Editorial cryptolocker

Published on November 23rd, 2015 | by Guest


The Growing Threat of Ransomware

According to Trend Micro, “Ransomware is a type of malware that prevents or limits users from accessing their system. This type of malware forces its victims to pay the ransom through certain online payment methods in order to grant access to their systems, or to get their data back.”


Image courtesy of Flickr user Yuri Samoilov.

To put pressure on the target, the ransomware generally imposes a deadline of 72 hours which, if exceeded, increases the ransom. If forced to meet their demands, a victim must rely on the good graces and honesty of the hacker in order to recover their system to its full capacity.

There are two primary tactics ransomware uses on a target’s system: Either they lock a system’s screen entirely, filling the background with instructions on how to pay up, or the malware locks files and programs on a system with the promise of unlocking them if the ransom is paid.

Generally speaking, the requested ransom amount isn’t significant enough for targets to invest time and money looking for an alternative solution. Instead, they will just pay the ransom in order to get back to business. Additionally, ransomware tends to be pretty airtight, and even the FBI is saying that if your system becomes subject to it, it’s best to pay up.

Ransomware creators appear to primarily be targeting small to medium-sized businesses. According to PC Pit Stop’s Tech Talk, “researchers have seen many emails that were crafted specifically for business users during recent ransomware-related spam campaigns. Some of the most common lures include resumes, customer orders, passport scans, as well as notifications from postal services, telecommunications companies, utilities and government bodies.”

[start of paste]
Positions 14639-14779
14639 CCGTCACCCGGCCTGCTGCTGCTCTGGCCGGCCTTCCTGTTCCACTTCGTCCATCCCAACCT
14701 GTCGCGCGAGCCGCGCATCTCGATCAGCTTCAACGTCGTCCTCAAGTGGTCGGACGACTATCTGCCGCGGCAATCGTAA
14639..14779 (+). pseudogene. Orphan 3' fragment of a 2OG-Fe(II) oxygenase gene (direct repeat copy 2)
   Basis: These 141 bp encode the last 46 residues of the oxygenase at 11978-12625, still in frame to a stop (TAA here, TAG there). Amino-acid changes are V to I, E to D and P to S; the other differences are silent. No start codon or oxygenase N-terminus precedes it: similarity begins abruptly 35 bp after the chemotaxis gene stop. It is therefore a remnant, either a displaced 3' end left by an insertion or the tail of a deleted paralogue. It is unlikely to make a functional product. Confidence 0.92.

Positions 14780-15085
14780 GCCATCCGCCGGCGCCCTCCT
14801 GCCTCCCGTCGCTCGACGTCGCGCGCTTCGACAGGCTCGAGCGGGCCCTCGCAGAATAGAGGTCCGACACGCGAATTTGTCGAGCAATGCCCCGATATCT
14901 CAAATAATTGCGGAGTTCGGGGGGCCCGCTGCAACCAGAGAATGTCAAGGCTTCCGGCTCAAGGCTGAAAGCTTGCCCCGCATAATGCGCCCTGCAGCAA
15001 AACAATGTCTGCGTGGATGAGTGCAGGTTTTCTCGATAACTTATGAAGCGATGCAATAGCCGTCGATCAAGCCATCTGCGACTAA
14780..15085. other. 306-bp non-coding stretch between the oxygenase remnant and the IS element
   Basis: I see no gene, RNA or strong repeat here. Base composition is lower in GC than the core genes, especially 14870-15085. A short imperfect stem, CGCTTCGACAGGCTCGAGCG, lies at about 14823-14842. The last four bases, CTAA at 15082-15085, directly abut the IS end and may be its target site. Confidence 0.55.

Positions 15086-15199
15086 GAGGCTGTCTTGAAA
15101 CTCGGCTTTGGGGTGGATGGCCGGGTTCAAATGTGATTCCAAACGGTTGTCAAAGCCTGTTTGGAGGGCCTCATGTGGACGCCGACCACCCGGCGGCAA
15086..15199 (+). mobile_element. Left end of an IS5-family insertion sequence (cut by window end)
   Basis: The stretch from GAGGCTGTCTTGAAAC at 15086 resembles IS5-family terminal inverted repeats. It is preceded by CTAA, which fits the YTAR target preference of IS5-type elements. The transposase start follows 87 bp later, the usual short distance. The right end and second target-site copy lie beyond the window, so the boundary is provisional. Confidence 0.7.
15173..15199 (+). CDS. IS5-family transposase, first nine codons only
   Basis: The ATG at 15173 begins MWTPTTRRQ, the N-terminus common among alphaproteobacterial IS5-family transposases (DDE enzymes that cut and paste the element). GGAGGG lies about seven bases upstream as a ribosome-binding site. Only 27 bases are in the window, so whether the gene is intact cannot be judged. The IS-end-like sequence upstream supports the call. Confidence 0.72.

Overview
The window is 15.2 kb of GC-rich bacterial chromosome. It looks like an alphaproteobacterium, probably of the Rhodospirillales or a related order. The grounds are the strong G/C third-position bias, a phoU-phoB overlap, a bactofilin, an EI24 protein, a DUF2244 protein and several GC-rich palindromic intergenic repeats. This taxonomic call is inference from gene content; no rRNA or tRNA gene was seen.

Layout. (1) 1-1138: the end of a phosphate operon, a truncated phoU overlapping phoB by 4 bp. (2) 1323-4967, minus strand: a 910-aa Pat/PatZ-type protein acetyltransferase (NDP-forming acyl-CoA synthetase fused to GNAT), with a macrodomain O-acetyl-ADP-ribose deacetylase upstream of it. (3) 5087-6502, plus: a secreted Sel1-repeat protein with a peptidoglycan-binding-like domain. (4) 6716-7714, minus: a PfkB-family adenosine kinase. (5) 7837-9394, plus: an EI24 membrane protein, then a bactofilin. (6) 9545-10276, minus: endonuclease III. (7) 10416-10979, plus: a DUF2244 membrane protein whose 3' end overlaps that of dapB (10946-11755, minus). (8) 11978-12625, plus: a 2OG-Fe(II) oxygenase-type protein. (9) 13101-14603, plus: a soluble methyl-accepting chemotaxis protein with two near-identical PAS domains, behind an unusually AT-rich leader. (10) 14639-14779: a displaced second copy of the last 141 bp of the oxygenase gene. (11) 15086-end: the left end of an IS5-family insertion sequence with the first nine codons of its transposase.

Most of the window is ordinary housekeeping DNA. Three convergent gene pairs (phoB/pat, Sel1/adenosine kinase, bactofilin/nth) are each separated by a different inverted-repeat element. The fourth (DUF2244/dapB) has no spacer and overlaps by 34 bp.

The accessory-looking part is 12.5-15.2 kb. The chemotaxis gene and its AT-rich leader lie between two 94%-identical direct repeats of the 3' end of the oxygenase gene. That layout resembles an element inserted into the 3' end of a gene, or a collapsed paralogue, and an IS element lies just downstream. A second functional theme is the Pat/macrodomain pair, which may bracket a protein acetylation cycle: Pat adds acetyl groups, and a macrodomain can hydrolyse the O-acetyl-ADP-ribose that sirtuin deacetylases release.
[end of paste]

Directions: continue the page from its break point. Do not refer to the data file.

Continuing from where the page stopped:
Image courtesy of Flickr user Christiaan Colen.

However, individual consumers often fall prey to well-disguised traps in the form of files they download or seemingly authentic emails with links in them. For a great first-hand account of an individual’s struggle with ransomware, take a listen to Radiolab’s podcast on the subject.

It’s not just desktops or laptops, even mobile devices can be subject to ransomware. As reported in September of 2015, a ransomware virus known as “KeyRaider” compromised over 225,000 Apple IDS via jailbroken iPhones.

It’s been reported that, in 2013, there was a 23% increase in web-based attacks, costing an average of $11.6 million per cybercrime incident–so it’s important to be prepared. Backing up your files can lessen the devastation that Ransomware wreaks, as a full system wipe will emancipate your system of all malicious code. However some simple steps will help you avoid ever being the target in the first place:

  • Be careful opening emails from unknown sources.
  • Do not click embedded links in emails that are not from trusted and familiar sources.
  • Don’t procrastinate when installing updates for software.
  • Install Anti-virus software.
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